A SCHOOL caretaker off work with a broken arm has been honoured for her dedication after sneaking into the building and cleaning it top to bottom ahead of an Ofsted inspection.
Loyal Charmaine Caruana, assistant caretaker at Copnor Primary School, was named Unsung Hero at the Teach Portsmouth Awards celebrations last night.
A stunned Charmaine was handed the award by the editor of The News, Mark Waldron, at the event at South Parade Pier.
The evening recognised city pupils, schools and teachers for their dedication and excellence.
Speaking at the evening, Charmaine said: ‘I’ve been at the school for around 18 years, but have only been doing caretaking for five years.
‘To win this award is a fantastic feeling; I wasn’t looking forward to coming but I’m so glad I did.’
After her injury, Charmaine had to adapt to continue doing her job, but was determined to carry on regardless.
‘The ligament in my arm was damaged in the playground,’ she said.
‘One of the children were running around and bashed into me, poor little love.
‘There was no reason for me to not go in, unless I was laid out in hospital I would still be doing it. If a job’s worth doing, it’s worth doing well.
‘I just had to learn to use my other hand instead.’
Headteacher Doug Brawley said Charmaine is ‘the most loyal member of staff anyone could have’.
He added: ‘She truly is one of the world’s great unsung heroes. She is a human dynamo with the strength of 10 people.
‘Charmaine had broken her arm and came to see me to say she wanted to clean the school ready for the inspection.
‘I told her that would not be possible as even if I had wanted her to, it would break health and safety regulations.
‘I came into school the next day to find the school immaculately clean as Charmaine had come in overnight and cleaned everything top to bottom.
‘Charmaine’s greatest strength of all is the pride that she takes in the school.’
Charmaine has also led on projects creating a pond and wildlife area for the children, and revamping the Year R playground.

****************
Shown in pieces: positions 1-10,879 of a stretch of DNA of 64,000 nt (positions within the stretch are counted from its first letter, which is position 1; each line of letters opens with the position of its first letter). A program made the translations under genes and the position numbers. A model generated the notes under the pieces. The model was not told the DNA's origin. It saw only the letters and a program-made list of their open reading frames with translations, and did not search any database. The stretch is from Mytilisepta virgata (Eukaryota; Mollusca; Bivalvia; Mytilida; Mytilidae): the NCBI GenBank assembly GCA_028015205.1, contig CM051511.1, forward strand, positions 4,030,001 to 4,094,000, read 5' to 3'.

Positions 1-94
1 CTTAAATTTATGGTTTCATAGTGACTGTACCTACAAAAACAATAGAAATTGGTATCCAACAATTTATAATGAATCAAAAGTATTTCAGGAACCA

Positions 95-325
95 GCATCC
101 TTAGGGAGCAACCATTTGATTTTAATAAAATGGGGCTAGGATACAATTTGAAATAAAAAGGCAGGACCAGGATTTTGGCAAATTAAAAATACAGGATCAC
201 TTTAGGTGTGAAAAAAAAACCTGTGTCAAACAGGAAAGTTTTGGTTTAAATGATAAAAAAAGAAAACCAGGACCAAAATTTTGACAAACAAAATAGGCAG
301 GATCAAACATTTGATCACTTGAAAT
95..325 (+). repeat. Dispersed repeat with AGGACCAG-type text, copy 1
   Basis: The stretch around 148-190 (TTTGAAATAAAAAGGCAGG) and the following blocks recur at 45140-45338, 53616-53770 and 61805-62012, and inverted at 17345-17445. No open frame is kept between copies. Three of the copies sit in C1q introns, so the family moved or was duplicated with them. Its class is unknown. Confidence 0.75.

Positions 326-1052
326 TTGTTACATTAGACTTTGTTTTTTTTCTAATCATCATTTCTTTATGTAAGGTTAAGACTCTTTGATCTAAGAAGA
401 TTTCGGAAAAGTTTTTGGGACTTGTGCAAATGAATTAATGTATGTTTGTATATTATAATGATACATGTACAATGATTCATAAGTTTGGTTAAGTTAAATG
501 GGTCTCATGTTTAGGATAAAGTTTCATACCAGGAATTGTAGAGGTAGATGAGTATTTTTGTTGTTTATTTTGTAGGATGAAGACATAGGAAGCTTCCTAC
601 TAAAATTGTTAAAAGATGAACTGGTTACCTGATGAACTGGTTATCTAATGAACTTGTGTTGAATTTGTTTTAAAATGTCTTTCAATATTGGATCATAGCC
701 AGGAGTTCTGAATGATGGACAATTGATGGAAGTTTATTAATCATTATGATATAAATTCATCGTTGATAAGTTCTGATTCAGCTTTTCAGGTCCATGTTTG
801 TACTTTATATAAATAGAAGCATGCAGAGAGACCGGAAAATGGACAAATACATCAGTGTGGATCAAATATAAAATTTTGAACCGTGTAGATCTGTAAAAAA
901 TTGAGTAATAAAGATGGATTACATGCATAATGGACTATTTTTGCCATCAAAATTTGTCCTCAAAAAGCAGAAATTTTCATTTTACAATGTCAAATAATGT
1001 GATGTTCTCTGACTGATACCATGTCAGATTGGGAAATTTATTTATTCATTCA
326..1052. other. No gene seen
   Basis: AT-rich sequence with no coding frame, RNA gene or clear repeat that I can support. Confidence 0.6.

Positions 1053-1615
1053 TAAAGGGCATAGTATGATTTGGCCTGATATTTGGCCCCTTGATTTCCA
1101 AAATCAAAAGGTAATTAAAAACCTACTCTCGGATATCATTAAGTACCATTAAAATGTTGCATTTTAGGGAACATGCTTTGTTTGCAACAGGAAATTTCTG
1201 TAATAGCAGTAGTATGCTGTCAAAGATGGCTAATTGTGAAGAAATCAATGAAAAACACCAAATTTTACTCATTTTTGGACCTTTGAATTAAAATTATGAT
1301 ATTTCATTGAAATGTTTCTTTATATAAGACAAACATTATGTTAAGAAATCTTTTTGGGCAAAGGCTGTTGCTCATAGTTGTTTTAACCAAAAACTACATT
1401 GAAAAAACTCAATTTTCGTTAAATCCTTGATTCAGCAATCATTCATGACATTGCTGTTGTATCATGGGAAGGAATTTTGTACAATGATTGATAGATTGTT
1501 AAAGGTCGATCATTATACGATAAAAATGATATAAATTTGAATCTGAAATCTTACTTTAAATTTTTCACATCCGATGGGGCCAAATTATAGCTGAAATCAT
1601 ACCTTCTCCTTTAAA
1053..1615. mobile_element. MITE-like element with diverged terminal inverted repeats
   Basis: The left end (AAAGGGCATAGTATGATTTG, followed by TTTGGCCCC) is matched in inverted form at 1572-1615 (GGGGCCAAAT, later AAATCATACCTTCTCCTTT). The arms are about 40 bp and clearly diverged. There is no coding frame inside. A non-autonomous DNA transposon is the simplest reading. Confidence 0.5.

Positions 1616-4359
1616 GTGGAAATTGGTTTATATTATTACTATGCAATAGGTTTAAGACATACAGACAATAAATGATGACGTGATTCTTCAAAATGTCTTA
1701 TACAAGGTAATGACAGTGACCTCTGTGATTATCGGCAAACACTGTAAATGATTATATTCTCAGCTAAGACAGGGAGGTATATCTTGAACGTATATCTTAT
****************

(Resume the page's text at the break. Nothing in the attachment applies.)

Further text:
Yesterday evening also saw Jeanette Leavers, medical welfare officer at Castle View Academy, win the Wellbeing Award for her use of the Red Box initiative to eradicate period poverty by providing women’s sanitary products which has led to improved attendance of young girls.
Laura Nerssessian, from Trafalgar School, receive the accolade for Outstanding Progress after attaining GCSE results which put her students in the top five per cent nationally.
As well as recognising the achievements of individuals, the awards also celebrated school groups who had made a real difference in the local area.
The school council at College Park Infant School took the Community Award after their two-year pupil-led campaign brought improved road safety after the city council implemented a one-way system on roads surrounding the school.
Councillor Suzy Horton, cabinet member for education, said: ‘(This) was an opportunity to celebrate so much of the fantastic work that takes place in our schools and colleges.
‘It was a chance to recognise and celebrate the work of those who are leaders in their field and go above and beyond in terms of the impact of their work.’